roles as the warm-natured chimp couple who find themselves experiencing a reversal of
fortune of the original movie’s plot. The result is an easy-going and more satirical
story than the darker and serious films that came before. McDowall and Hunter are both fantastic in
the lead roles, balancing their scientific curiosity with cautious hesitation remarkably
well. They may be monkeys, but they end up being
the most human characters in the entire film. Remarking on the deceitful nature of man,
Hunter explains, “We’ve meet hundreds, I trust three.” Okay, rant time. Where the hell did the monkeys get a time
traveling spacecraft? In the first film – which takes place just
a year prior – the apes didn’t even understand the concept of fight… Heston threw a paper airplane across the room
and it blew their minds. But now they’re piloting a rocketship?! I get it, the writers (at Heston’s behest
– hey that rhymes!) painted themselves into a corner with that whole, “blow up the entire
planet” ending of the previous film… so going back in time prior to its destruction
was really the only place a sequel could have gone. And since time-travel was a major linchpin
of the original movie – it’s a reasonably fair plot-device here. But to suggest that some random, heretofore
unseen monkey was intellectually or physically capable of retrieving and restoring a spacecraft
from the bottom of a lake given what we know about their relatively simplistic culture
is utterly preposterous. Even more frustrating is that all of this
takes place off-camera! This opening-scene twist is the literal foundation
of the entire five-picture series – but it’s a completely unearned moment that insults
the intelligence of the audience. Once you get past the monumentally frustrating
twist however, the scene itself is actually pretty bitching way to open a film; apes in
spacesuits and some awesome music from Jerry Goldsmith. As for Sal Mineo, ‘new guy’ who’s responsible
for rebuilding the time ship? He’s killed off almost as soon as he’s introduced,
immediately reminding me of Marty McFly’s line at the beginning of “Back To The Future:
Part II”, “Then what the hell did you bring him for?” Elsewhere, Ricardo Montalban is featured in
a small but pivotal role as a kind circus owner who immediately befriends the talking
chimps. The 98 minute narrative delivers plenty of
classic sci-fi what-if scenarios; from the stranger-in-a-strange-land moments to first
contact procedures. The scene where talking apes testify in front
of a presidential inquiry instantly makes “Escape” more enjoyable than the first lousy
sequel. It’s also a scene that must have been particularly surreal
for Academy Award winning Hunter to play, being a former victim of Hollywood’s “House
Un-American Activities Committee” two decades prior. Later, the film pivots from playful wardrobe
montages to a dramatic fugitive story with knee-jerk speed. The shift in mood is an abrupt one. And why does the film take place on the west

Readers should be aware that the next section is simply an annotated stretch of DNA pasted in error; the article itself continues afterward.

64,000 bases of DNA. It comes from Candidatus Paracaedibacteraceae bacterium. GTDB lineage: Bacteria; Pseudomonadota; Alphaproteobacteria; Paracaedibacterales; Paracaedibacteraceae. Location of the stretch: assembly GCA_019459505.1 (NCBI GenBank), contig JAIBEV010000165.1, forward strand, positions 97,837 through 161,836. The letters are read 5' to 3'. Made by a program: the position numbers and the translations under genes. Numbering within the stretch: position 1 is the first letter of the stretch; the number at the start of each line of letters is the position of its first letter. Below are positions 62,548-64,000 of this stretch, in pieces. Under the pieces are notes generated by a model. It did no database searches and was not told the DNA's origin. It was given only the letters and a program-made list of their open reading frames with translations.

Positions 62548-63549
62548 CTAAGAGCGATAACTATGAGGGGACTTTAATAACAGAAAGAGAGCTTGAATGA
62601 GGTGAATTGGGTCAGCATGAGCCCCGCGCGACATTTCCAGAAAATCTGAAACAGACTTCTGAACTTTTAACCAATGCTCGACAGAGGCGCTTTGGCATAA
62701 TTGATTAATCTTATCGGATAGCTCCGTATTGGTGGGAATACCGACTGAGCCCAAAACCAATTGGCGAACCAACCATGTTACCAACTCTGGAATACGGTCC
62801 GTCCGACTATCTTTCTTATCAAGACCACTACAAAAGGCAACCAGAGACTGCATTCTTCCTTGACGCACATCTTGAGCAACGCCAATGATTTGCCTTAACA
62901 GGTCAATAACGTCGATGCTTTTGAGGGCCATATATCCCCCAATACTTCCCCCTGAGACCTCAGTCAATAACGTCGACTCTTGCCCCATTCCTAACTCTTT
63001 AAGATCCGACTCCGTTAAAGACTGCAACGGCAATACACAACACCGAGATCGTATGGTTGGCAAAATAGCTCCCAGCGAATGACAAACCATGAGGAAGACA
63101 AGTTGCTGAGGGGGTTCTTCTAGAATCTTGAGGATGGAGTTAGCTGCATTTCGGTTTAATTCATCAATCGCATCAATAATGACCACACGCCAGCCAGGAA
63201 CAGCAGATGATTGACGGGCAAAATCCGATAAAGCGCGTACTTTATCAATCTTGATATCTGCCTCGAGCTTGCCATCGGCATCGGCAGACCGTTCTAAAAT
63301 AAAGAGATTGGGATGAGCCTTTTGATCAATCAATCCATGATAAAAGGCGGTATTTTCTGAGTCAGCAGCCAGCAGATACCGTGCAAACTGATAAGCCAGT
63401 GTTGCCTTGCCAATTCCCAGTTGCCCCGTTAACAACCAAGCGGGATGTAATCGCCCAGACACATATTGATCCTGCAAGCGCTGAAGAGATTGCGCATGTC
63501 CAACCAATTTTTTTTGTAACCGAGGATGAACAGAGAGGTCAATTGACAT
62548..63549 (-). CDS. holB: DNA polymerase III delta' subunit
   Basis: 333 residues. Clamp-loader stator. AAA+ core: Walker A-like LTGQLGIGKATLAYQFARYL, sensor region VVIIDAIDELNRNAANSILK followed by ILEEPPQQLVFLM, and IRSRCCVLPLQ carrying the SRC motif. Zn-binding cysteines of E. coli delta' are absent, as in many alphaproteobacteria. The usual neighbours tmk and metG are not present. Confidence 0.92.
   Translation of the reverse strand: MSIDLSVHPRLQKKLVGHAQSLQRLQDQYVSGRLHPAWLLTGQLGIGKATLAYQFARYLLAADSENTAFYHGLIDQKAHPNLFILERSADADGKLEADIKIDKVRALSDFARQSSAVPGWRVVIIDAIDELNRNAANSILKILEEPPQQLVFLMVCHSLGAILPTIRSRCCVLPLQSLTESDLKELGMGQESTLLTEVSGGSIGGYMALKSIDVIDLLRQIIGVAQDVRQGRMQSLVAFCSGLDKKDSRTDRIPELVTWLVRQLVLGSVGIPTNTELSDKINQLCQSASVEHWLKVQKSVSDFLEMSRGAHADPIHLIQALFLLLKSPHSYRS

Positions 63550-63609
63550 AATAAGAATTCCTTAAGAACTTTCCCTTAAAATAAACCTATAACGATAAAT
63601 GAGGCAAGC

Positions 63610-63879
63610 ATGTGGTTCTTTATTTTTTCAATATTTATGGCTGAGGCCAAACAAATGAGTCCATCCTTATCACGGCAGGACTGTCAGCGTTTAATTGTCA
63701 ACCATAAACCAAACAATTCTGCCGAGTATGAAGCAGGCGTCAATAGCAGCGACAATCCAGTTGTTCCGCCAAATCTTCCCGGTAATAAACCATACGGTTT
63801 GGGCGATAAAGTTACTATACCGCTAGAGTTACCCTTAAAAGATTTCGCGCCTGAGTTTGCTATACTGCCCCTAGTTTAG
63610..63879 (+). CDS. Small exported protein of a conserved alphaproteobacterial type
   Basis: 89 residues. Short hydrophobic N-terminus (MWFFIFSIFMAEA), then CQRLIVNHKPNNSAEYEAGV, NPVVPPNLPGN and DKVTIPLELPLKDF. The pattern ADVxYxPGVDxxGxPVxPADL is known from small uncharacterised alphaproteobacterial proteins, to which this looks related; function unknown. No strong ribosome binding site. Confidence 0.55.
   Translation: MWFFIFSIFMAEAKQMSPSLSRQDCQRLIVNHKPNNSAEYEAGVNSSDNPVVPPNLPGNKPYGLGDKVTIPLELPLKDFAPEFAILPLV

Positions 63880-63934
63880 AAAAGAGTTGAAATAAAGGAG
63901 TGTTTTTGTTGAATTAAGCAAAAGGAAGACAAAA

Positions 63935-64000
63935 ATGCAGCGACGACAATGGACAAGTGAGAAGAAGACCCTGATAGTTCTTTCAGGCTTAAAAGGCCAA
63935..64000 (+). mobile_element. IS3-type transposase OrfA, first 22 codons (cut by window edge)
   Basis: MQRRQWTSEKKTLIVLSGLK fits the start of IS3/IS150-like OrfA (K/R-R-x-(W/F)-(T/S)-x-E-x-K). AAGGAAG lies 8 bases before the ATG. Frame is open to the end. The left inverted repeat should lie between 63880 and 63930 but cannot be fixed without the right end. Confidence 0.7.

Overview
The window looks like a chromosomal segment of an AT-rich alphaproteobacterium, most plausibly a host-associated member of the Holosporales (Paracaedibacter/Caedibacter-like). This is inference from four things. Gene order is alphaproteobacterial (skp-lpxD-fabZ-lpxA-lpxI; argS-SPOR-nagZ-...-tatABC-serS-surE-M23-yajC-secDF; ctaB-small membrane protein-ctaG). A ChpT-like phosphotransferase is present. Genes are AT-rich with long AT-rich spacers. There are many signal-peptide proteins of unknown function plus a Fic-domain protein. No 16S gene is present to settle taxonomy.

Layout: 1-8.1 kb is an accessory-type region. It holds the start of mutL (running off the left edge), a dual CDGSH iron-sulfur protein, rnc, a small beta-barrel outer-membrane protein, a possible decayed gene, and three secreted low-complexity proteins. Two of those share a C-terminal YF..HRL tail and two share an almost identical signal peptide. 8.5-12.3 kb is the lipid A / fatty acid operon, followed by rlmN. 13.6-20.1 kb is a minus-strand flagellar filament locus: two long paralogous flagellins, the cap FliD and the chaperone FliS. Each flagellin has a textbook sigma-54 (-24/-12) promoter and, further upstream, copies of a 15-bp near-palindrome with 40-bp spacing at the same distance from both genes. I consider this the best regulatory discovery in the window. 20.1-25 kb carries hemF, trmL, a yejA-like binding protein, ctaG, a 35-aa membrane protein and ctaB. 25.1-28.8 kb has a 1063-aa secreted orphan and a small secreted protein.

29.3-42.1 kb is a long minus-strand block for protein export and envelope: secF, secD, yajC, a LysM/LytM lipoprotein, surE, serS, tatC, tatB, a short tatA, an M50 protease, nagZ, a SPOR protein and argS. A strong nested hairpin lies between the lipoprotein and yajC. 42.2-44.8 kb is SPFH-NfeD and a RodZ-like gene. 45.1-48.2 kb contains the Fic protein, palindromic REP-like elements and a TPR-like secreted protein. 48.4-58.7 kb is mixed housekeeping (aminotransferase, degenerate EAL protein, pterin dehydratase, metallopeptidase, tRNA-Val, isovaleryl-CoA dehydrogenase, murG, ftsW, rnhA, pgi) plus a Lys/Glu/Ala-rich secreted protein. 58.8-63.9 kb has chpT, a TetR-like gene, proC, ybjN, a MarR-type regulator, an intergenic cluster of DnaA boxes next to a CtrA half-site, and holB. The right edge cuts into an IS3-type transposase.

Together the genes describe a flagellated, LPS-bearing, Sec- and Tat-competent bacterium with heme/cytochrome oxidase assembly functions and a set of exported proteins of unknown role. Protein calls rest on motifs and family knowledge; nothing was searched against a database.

coast? The first two movies are set in the distant
future version of New York, so it would have made sense to parallel that here, right? Instead – in what can likely only be attributed
to the filmmakers’ laziness, “Escape” takes place in present day directly outside 20th
Century Fox Studios in Los Angeles. Thanks to lasting imagery this is easily the
second best feature in the five-picture series… but it’s also tonally inconsistent and built
on an unforgivable plot hole. Ultimately, “Escape From The Planet Of The
Apes” is a genuinely amusing and thought-provoking picture. It’s a GREAT film. Now, let’s discuss “Conquest Of The Planet
Of The Apes”. Thin, but compelling. Released in June of 1972, this science fiction
action film from director J. Lee Thompson is the fourth film in the continuing “Apes”
saga. Like each passing sequel in this series, the
PG-rated film had its budget slashed even further to only $1.7 million – but it still
managed an impressive $8 million in profit. In a futuristic world where humanity has embraced
ape-slavery following the extinction of all cats and dogs – Caesar, the talking ape child
of two time-traveling chimps, surfaces after twenty years of hiding to lead a revolt against
man. Roddy McDowall returns to the franchise in
his third picture to portray his own offspring, now stuck in a world dominated by humans who
are unaware of his true intelligence. I was glad to see Ricardo Montalbán return
as well, in a much larger role, now functioning as Caesar’s defacto father figure. He brings much needed compassion and heartfelt
sincerity to the film. Don Murray, Natalie Trundy, and Hari Rhodes
round out the primary cast a stern Governor, an ape love interest, and a sympathetic ally,
respectively. The first few minutes of dialogue is nothing
but clunky exposition reminding newcomers of what happened in the previous films. For what it’s worth though, thanks to “Escape’s”
ending – “Conquest” actually feels like a proper sequel; a film which builds off its
predecessor, rather than recreating it or spinning off somewhere else. And indeed, of the five films, the third picture
was the only one intended to have a follow-up. Although “Conquest Of The Planet Of The Apes”
is set in 1991, you can tell it’s “the future” since all the police officers are dressed
like Grand Moff Tarkin and the PA system keeps warning about a “labor demonstration”. The entire universe feels decidedly Orwellian
– despite being rather clearly filmed at the University of California, Irvine campus in
the early 1970s. The narrative parallels to African-American
oppression is obvious, but no less meaningful, with McDowall gaining sympathy from Rhodes,